Bob Dole huddled with top strategists Saturday to map the final three weeks of his campaign as running mate Jack Kemp took his turn at challenging President Clinton’s “arrogance of power” and “habit of half-truths.”
It was the latest installment in the campaign’s new drive to cut Clinton’s lead by putting his ethics on public trial.
Delivering the Republican response to Clinton’s weekly radio address, Kemp recalled Clinton’s 1992 inaugural-week pledge to hold his administration to the highest ethical standards.
“But four years later, the words that seem to characterize the ethics of this administration are words like Travelgate, Filegate, independent counsels and possible presidential pardons,” said Kemp, who was campaigning in Oregon and southern California.
Controversies over firings in the White House travel office, the misappropriation of FBI files and Clinton’s refusal to rule out considering pardons for his former business partners in the Whitewater case all add up to a “sad and troubling” pattern, Kemp said.
“An arrogance of power. The avoidance of responsibility. The habit of half-truths. For this administration, taking credit is everything and the truth is expendable,” said Kemp, who just Wednesday, in his debate with Vice President Al Gore, flatly refused bait to attack the president.
Dole took a day off from the campaign trail to assess with aides several options for reaching the winning 270-electoral vote threshold.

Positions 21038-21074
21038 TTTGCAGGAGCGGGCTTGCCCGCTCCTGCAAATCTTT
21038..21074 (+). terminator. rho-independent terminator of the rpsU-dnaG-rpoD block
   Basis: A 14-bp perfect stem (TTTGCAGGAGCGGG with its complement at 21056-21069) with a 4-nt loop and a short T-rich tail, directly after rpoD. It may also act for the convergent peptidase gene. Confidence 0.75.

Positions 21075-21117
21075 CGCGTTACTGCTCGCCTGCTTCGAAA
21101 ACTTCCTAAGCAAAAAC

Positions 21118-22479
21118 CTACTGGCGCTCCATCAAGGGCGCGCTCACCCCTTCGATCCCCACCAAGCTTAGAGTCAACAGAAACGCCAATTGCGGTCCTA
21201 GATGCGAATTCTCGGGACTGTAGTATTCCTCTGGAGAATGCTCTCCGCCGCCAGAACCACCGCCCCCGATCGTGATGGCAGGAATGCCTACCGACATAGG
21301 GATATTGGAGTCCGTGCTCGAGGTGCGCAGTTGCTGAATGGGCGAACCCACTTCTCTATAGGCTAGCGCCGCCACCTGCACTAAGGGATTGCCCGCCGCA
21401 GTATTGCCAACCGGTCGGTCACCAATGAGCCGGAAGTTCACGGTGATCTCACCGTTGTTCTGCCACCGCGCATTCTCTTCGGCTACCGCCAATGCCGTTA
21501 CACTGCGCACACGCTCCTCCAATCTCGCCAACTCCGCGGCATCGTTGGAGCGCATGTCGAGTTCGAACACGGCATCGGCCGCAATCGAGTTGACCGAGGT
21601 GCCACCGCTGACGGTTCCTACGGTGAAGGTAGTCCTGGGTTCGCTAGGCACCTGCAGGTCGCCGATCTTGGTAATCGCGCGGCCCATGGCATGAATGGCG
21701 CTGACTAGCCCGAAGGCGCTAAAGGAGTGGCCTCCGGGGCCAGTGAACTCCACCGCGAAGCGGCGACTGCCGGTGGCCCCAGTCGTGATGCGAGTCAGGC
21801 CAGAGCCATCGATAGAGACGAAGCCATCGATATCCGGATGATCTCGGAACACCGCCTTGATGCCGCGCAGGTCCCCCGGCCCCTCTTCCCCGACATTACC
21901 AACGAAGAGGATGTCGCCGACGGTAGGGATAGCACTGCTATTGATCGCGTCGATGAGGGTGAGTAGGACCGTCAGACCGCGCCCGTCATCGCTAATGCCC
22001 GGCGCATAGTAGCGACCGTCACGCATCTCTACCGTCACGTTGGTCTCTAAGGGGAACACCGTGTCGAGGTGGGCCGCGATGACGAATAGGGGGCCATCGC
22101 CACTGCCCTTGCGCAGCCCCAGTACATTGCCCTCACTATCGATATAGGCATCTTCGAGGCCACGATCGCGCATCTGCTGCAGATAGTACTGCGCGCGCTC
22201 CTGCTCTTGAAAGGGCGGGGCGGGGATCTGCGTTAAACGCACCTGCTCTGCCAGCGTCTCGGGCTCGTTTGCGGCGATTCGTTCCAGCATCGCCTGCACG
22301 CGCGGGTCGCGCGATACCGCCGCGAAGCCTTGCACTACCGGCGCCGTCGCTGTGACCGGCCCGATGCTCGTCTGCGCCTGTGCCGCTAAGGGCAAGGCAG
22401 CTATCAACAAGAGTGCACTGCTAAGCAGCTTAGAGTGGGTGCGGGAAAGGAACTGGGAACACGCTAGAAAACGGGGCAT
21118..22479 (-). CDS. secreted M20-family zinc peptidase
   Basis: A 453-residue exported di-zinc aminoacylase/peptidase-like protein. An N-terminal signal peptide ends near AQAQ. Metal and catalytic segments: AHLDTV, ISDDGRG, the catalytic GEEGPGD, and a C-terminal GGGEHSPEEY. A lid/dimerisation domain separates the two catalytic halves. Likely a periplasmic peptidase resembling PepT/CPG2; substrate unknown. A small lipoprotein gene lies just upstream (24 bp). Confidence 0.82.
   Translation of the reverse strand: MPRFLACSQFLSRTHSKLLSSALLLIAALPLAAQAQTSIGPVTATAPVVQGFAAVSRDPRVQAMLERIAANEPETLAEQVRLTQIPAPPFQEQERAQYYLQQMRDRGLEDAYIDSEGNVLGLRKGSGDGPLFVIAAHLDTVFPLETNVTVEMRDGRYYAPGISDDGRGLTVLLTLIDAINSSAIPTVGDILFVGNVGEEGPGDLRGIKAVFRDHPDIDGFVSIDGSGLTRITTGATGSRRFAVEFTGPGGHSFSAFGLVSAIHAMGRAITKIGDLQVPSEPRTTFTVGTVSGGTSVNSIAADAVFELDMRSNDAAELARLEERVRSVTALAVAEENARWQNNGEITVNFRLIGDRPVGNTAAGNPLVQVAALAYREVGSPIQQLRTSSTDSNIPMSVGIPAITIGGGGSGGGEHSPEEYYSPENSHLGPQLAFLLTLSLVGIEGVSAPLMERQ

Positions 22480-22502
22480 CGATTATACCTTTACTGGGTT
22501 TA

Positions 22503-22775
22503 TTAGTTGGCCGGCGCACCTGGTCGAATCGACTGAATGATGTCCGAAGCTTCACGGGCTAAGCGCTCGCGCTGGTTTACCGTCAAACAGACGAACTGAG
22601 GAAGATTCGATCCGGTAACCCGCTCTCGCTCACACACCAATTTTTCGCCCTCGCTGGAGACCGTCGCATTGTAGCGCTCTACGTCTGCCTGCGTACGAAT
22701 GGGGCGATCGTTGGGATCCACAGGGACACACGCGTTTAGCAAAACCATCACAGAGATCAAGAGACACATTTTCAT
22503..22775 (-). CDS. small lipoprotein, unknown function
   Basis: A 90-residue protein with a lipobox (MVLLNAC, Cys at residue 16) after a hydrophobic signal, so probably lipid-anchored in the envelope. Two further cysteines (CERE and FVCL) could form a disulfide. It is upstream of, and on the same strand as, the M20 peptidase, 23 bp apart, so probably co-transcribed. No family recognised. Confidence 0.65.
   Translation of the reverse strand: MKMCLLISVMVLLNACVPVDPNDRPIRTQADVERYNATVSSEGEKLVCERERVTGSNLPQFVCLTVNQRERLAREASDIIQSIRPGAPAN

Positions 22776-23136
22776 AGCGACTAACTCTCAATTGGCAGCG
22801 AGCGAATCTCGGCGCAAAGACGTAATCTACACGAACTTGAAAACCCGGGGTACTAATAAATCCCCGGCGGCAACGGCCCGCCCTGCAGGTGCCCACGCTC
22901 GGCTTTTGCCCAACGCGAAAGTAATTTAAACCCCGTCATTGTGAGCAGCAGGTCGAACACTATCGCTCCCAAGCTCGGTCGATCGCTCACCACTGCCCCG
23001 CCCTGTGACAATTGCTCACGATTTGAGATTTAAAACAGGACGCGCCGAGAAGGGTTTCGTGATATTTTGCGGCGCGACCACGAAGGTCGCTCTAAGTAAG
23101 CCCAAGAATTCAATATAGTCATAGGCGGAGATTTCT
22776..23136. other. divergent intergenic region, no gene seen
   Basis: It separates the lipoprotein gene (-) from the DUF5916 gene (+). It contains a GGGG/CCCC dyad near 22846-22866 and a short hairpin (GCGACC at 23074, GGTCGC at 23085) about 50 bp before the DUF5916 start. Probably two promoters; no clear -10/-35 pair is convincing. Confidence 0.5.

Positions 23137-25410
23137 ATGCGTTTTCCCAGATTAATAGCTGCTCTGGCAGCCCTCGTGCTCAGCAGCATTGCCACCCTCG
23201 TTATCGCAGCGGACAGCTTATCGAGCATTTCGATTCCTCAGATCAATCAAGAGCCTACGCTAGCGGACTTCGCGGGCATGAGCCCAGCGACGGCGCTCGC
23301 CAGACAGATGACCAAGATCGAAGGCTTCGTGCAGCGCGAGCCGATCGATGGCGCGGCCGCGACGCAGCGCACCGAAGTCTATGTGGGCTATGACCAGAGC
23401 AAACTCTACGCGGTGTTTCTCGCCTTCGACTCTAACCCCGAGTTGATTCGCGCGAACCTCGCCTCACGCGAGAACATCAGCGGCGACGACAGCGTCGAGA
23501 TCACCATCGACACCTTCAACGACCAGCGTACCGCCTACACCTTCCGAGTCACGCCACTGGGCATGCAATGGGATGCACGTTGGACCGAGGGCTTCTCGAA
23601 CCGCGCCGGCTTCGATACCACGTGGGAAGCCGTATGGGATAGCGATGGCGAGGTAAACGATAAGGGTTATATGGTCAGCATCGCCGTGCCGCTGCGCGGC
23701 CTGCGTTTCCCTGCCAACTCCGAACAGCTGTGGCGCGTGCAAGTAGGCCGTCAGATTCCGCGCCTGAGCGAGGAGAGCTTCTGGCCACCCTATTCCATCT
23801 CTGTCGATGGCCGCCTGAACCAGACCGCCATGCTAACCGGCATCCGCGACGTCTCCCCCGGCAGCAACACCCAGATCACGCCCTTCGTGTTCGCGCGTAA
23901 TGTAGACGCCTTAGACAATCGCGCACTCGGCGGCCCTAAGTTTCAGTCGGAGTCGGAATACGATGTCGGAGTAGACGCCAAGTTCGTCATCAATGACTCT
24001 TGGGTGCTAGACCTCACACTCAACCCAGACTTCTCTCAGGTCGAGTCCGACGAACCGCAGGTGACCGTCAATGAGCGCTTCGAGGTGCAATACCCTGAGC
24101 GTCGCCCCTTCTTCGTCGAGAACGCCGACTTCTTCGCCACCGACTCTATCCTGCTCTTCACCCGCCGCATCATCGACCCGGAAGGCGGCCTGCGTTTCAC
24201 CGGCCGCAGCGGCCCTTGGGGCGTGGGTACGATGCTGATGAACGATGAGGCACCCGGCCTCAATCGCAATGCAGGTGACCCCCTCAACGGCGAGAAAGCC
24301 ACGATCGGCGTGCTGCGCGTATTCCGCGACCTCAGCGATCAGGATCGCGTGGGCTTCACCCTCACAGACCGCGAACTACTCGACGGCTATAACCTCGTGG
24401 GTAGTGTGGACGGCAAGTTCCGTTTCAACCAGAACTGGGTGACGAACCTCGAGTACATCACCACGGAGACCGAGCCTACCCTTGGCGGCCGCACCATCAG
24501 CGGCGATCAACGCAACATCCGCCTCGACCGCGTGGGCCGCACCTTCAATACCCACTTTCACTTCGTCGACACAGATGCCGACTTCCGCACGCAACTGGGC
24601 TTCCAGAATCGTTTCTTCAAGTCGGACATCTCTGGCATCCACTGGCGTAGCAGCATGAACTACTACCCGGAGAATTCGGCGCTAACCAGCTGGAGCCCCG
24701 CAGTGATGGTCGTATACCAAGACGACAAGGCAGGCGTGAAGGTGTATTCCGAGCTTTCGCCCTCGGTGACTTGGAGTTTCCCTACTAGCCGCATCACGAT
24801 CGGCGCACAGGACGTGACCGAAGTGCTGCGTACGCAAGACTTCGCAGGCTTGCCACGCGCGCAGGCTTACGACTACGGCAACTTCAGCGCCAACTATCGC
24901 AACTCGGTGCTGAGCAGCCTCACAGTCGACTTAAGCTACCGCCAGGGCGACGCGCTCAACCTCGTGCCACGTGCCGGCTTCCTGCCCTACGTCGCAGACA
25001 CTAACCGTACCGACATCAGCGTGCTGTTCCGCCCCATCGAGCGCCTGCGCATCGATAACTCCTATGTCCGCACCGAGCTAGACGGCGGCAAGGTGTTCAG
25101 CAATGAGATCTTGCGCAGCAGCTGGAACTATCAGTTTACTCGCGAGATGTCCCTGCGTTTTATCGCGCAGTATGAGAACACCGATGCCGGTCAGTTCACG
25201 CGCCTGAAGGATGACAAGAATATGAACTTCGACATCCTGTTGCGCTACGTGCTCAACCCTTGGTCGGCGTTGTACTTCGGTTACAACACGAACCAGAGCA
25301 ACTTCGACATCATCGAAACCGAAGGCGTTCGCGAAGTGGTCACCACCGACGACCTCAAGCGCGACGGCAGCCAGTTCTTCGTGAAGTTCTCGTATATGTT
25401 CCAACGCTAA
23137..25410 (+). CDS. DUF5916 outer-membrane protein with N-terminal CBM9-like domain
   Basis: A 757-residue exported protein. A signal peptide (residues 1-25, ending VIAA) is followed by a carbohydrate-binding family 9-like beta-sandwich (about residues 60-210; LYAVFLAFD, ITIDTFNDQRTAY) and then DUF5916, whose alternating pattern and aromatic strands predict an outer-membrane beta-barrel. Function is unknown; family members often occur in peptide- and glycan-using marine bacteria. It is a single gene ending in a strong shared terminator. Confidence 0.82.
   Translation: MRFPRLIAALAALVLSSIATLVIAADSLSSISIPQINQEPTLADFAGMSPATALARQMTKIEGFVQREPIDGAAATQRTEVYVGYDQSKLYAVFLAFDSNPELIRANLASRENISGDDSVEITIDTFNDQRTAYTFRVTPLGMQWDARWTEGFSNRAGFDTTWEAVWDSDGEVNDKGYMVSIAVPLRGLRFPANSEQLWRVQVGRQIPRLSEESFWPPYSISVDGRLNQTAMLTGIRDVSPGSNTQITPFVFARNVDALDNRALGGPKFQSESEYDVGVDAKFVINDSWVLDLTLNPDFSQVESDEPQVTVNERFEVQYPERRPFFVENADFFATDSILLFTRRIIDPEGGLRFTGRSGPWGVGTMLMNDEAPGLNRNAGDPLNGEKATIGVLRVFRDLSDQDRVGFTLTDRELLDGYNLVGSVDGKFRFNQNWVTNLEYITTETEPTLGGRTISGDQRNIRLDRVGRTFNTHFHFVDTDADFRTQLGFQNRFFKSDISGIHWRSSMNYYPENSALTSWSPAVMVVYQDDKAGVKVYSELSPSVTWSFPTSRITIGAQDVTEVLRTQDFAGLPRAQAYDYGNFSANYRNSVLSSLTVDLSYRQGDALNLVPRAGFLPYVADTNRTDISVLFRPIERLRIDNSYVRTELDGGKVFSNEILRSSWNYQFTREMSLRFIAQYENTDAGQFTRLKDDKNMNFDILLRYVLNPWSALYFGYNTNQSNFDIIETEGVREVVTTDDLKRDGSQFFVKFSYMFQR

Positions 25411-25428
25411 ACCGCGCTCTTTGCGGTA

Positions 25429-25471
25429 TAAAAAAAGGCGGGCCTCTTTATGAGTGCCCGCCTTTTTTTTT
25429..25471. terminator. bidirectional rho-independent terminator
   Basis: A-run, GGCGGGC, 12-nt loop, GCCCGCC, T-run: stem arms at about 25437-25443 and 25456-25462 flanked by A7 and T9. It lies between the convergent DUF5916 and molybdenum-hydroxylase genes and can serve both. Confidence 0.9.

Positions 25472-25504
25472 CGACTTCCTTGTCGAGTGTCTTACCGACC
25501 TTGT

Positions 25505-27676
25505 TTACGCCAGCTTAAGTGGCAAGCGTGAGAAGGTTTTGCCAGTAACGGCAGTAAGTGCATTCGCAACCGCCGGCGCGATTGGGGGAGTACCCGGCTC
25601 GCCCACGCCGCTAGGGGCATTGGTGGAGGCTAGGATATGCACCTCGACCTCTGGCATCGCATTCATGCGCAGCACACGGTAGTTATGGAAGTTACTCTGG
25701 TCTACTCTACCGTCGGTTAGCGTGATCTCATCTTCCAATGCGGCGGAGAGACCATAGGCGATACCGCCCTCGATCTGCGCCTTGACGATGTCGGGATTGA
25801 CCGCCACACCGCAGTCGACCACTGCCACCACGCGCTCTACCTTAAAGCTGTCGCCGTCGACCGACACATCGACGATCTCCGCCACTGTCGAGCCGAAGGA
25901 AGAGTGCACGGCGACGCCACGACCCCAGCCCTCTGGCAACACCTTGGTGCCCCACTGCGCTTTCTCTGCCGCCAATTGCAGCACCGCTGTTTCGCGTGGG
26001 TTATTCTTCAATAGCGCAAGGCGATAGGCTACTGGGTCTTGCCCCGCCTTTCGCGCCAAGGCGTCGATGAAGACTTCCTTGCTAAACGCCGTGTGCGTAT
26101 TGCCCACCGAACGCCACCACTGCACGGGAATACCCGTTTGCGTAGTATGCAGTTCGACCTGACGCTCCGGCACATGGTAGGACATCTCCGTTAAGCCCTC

Asked on the eve of that strategy summit what would happen if he loses in November, Dole said, “I’m prepared for that. Obviously, I want to win.
“If we work hard and do our best and lose, it’s not what we want but it’s something I could accept.”
On Saturday, he presided over a 50-minute meeting with campaign manager Scott Reed and his top strategists: Jill Hansen, Paul Manafort, Rick Davis, Donald Rumsfeld, John Buckley, Anthony Fabrizio and Nelson Warfield.
The biggest bloc of time was spent debating whether Dole should go all out to win California and its 54 electoral votes. A majority of the aides advocated a full-bore campaign there - especially given that Clinton appears to be holding to double-digit leads in the Midwest battlegrounds.
Pollster Fabrizio, who has been opposed to targeting California, told Dole that internal campaign polling was consistent with a new public survey showing Clinton’s lead shrinking to 10 points in the state.